When Will I Start Receiving Lost Wage Benefits in a Georgia Workers’ Compensation Case?

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I was hurt at work. How long will it take for me to start receiving workers’ compensation benefits?

That depends. In an Atlanta workers’ compensation case in which your employer and its insurance company agree that your claim is compensable, medical benefits are available as soon as you report your injury (although you will have to follow the rules requiring you to see a company doctor). You will become eligible for temporary total disability (TTD) benefits to partially replace your lost income after you have been off work for seven days.

How much will I receive in temporary total disability payments?

Since workers’ compensation is basically a “compromise” in which the injured worker does not have to prove fault by the employer, but the employer does not have to pay the full damages that would be due in a traditional negligence case, your employer only has to pay TTD benefits to replace 2/3 of your average weekly wages. It should also be noted that TTD damages are subject to a state maximum that is adjusted annually for inflation. (Currently, that amount is $575 per week.)

How long can I receive TTD benefits?

Technically, TTD benefits are payable for up to 400 weeks. However, TTD benefits cease once a worker reaches a point of maximum medical improvement. After that, he or she may be eligible for permanent total disability (PTD) benefits or permanent partial disability (PPD) benefits, if he or she suffered a permanently disabling injury at work. Whether the worker receives PTD or PPD depends primarily on whether he or she is able to return to work.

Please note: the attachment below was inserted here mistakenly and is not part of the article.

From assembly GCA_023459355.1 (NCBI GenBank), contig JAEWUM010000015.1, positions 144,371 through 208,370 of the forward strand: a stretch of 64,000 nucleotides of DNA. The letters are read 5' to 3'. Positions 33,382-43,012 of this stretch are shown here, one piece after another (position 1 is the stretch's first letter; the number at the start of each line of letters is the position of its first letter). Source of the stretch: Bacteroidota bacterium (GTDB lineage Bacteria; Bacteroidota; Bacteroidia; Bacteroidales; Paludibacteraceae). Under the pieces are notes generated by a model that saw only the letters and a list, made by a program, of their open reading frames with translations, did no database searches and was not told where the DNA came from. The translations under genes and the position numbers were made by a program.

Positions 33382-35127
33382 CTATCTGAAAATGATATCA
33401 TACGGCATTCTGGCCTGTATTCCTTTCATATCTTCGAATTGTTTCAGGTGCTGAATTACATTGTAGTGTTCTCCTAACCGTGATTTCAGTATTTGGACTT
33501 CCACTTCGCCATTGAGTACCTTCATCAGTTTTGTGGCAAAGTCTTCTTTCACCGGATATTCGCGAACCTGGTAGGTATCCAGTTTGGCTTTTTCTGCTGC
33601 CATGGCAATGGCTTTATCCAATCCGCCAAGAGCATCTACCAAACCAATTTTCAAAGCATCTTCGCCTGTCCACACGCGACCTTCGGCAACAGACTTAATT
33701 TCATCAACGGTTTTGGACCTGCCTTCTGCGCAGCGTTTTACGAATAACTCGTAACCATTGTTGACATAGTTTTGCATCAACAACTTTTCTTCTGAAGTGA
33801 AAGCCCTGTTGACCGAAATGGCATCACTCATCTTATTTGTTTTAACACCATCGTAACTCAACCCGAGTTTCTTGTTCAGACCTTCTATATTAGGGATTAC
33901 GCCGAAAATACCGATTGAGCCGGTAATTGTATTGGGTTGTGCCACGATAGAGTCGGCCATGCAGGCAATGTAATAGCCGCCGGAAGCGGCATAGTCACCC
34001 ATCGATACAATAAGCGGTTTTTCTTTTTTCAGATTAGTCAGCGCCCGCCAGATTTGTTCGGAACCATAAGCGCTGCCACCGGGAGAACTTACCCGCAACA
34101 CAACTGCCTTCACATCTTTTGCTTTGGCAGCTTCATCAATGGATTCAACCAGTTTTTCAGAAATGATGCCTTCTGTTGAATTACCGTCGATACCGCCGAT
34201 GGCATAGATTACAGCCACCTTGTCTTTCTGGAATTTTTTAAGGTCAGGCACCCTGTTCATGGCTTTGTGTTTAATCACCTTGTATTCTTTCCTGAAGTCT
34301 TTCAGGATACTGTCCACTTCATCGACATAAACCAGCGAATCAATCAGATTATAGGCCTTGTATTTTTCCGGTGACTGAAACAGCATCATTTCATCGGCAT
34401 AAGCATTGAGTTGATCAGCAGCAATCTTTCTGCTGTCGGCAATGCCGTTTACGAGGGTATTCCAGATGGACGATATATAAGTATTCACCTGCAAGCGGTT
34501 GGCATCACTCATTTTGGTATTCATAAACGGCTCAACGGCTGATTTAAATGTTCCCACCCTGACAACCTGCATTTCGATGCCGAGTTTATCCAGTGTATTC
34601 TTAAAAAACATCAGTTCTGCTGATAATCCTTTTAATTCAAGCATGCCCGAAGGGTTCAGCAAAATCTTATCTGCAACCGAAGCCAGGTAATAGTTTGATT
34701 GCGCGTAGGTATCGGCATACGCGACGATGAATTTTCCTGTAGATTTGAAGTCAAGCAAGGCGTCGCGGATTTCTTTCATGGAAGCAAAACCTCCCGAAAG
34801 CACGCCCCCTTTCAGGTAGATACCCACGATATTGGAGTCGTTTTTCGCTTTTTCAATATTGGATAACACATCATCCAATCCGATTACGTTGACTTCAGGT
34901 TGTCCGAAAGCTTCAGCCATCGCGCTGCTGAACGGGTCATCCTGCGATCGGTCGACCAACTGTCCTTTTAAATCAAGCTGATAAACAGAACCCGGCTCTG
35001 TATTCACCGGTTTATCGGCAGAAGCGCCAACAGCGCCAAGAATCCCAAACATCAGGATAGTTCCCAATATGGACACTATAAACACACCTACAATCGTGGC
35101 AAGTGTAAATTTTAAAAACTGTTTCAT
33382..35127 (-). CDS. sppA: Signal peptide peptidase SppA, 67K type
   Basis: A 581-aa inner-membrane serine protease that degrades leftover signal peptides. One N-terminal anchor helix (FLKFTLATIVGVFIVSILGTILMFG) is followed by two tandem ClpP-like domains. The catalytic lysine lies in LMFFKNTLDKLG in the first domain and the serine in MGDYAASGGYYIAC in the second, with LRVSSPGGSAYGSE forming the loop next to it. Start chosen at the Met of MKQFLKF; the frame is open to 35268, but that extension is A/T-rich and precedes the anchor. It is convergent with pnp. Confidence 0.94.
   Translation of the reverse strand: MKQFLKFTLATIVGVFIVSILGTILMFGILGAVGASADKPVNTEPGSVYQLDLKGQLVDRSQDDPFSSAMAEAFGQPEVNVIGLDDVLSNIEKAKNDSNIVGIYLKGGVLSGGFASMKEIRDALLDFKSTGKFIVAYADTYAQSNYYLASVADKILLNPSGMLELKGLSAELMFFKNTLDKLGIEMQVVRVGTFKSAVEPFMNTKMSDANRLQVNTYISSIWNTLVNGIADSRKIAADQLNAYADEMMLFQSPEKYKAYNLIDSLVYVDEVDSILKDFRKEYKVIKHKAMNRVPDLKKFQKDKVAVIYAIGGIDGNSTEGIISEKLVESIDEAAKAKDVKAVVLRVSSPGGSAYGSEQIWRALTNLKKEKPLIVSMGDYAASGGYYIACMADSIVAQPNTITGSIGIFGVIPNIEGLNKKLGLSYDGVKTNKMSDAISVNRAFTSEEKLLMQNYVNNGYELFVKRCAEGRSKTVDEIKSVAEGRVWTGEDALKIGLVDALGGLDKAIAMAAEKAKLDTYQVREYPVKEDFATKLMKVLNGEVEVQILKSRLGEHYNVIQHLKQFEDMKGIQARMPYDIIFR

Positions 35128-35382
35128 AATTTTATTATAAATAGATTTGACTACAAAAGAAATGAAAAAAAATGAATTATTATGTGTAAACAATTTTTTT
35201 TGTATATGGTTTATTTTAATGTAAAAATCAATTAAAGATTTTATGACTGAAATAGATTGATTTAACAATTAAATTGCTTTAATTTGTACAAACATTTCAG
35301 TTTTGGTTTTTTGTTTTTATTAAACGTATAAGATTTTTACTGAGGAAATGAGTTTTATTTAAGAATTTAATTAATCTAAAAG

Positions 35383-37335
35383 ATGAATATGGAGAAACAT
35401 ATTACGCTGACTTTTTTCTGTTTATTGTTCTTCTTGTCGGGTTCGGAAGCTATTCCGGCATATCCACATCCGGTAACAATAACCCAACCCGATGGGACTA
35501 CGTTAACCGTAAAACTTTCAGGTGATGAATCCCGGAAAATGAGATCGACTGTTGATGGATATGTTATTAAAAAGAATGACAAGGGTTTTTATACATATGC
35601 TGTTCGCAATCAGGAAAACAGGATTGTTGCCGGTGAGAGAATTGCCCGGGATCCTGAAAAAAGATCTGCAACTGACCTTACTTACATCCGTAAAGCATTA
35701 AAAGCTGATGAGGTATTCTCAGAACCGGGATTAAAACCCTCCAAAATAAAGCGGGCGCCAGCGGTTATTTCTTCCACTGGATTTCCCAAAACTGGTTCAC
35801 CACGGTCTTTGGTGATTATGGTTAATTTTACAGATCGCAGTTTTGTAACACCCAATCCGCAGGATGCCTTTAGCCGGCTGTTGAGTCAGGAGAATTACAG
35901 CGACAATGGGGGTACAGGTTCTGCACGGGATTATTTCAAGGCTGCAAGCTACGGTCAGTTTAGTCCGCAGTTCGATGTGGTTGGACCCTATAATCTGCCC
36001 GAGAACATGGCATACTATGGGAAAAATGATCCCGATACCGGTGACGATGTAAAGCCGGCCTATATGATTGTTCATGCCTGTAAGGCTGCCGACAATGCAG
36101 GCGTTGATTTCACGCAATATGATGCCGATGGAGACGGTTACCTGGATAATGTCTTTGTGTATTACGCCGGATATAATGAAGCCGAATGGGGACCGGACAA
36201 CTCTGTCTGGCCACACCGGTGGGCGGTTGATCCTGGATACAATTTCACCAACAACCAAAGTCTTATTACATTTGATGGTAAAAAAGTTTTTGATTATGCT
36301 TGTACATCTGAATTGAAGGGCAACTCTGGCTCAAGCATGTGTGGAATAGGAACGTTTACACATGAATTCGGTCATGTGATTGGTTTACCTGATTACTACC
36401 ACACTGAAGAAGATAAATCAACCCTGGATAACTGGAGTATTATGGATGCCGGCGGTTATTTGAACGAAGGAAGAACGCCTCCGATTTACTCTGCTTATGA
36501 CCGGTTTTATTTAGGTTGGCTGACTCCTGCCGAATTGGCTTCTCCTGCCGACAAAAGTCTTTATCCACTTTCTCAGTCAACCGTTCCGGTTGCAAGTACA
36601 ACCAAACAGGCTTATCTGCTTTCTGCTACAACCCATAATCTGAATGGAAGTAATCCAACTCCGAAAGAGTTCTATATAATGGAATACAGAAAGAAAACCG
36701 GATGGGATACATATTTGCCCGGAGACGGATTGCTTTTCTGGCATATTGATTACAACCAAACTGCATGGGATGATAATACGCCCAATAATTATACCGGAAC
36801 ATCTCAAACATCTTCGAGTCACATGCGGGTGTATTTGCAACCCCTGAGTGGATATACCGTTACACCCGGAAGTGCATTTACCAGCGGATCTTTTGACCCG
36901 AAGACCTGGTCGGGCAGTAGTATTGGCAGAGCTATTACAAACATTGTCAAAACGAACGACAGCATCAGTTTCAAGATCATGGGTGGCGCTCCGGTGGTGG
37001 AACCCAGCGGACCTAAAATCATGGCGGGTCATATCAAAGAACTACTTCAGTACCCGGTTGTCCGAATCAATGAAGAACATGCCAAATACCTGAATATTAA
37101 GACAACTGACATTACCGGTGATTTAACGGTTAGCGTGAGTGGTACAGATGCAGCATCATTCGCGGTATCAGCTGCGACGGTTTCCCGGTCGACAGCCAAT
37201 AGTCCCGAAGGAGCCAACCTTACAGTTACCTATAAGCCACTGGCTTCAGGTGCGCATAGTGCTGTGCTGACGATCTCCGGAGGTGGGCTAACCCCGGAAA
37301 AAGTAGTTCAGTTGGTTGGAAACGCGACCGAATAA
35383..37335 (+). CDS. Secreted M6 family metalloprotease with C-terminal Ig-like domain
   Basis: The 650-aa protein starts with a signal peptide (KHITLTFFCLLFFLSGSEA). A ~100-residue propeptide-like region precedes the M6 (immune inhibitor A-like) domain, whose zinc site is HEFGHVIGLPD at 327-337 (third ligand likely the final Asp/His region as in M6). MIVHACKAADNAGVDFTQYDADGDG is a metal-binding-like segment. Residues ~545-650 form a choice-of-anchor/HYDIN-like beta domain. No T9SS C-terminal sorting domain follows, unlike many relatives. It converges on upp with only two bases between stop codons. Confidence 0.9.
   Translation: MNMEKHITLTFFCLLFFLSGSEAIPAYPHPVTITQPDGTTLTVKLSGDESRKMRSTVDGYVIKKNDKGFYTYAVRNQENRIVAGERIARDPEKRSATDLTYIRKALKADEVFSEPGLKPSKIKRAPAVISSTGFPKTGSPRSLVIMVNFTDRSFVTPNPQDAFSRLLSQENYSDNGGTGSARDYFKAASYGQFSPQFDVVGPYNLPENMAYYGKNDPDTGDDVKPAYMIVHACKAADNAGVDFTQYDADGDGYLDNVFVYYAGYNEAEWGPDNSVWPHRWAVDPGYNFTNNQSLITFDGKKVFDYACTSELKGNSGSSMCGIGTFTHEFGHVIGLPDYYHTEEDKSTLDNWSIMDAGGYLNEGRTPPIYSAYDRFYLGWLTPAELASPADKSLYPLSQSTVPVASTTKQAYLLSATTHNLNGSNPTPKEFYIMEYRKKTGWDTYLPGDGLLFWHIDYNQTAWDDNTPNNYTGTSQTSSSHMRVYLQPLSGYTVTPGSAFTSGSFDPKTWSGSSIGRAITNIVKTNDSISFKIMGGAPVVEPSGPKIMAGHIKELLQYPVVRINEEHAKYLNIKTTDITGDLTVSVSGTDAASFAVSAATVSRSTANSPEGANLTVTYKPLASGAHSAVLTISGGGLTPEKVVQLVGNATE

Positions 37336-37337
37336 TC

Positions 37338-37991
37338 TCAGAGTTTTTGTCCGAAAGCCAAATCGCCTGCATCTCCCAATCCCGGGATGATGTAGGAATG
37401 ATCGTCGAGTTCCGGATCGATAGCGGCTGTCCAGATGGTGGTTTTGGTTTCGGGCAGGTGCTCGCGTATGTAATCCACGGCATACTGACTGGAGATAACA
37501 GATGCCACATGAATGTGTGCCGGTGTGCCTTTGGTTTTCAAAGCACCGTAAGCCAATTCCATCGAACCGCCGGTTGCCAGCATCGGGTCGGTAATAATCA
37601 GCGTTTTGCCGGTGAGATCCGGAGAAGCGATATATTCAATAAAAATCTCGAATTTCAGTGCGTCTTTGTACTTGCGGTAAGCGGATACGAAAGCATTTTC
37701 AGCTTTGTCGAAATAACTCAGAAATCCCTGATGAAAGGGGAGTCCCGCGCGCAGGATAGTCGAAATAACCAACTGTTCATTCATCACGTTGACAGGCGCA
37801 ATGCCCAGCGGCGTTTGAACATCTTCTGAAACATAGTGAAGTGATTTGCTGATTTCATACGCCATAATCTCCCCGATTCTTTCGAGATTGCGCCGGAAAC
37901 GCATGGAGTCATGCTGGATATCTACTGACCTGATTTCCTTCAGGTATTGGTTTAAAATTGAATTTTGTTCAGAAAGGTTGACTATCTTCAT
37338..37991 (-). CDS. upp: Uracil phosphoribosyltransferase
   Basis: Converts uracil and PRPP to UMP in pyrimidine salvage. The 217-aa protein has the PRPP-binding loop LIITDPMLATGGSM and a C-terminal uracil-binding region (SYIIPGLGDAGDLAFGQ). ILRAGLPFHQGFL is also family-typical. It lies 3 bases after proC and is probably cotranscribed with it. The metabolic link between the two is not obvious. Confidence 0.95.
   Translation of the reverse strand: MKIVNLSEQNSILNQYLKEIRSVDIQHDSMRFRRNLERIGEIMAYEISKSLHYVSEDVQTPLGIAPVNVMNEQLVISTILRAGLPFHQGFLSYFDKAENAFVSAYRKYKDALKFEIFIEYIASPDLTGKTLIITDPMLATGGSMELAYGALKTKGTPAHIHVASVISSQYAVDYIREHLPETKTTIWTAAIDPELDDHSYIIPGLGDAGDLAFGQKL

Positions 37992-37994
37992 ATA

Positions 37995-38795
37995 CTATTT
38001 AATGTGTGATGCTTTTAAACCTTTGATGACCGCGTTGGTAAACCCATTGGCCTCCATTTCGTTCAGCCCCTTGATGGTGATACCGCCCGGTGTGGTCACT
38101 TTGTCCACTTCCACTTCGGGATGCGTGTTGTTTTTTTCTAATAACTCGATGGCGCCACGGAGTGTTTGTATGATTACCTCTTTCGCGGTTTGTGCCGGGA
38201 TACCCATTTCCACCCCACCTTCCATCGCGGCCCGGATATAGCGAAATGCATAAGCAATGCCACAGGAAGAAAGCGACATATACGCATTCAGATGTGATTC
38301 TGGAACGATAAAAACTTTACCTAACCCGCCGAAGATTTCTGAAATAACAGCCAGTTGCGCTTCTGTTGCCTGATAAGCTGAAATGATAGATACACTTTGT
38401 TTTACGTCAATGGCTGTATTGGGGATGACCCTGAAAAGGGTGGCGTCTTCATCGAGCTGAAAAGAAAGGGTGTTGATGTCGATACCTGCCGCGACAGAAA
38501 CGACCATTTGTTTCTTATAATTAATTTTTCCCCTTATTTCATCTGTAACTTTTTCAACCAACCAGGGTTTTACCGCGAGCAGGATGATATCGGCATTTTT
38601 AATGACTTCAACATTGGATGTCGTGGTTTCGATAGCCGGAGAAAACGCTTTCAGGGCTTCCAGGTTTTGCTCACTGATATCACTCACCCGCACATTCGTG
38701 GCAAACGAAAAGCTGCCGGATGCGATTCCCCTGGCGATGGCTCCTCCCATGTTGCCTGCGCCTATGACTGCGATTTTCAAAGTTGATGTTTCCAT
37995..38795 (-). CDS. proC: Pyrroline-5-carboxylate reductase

What happens if my claim is denied?

If your employer or its insurance company denies that you were hurt during the course and scope of your employment or that you are at least temporarily disabled from working, you will have to file the appropriate paperwork with the Georgia State Board of Workers’ Compensation to assert your legal rights. Unfortunately, this process can be lengthy and complex, involving weeks, months, and sometimes even years of litigation. (Although Georgia law does not provide for a traditional judge and jury in workers’ compensation cases, contested cases are heard by an administrative law judge and may be reviewed by an appeals tribunal.)

How do I go about hiring an attorney to represent me in an Atlanta work injury case?

Under Georgia law, those who are hurt at work have a right to hire legal representation. This is true regardless of whether the worker’s claim is deemed compensable or is denied by the employer or its insurance company. To schedule an appointment to discuss your case with a knowledgeable Atlanta work injury lawyer, call the Law Offices of T. Andrew Miller, LLC, today at 678-894-4758. We will be glad to provide an evaluation of your case at no charge to you.

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Proving Entitlement to Income and Medical Benefits in Front of the Georgia State Board of Workers’ Compensation is All About the Evidence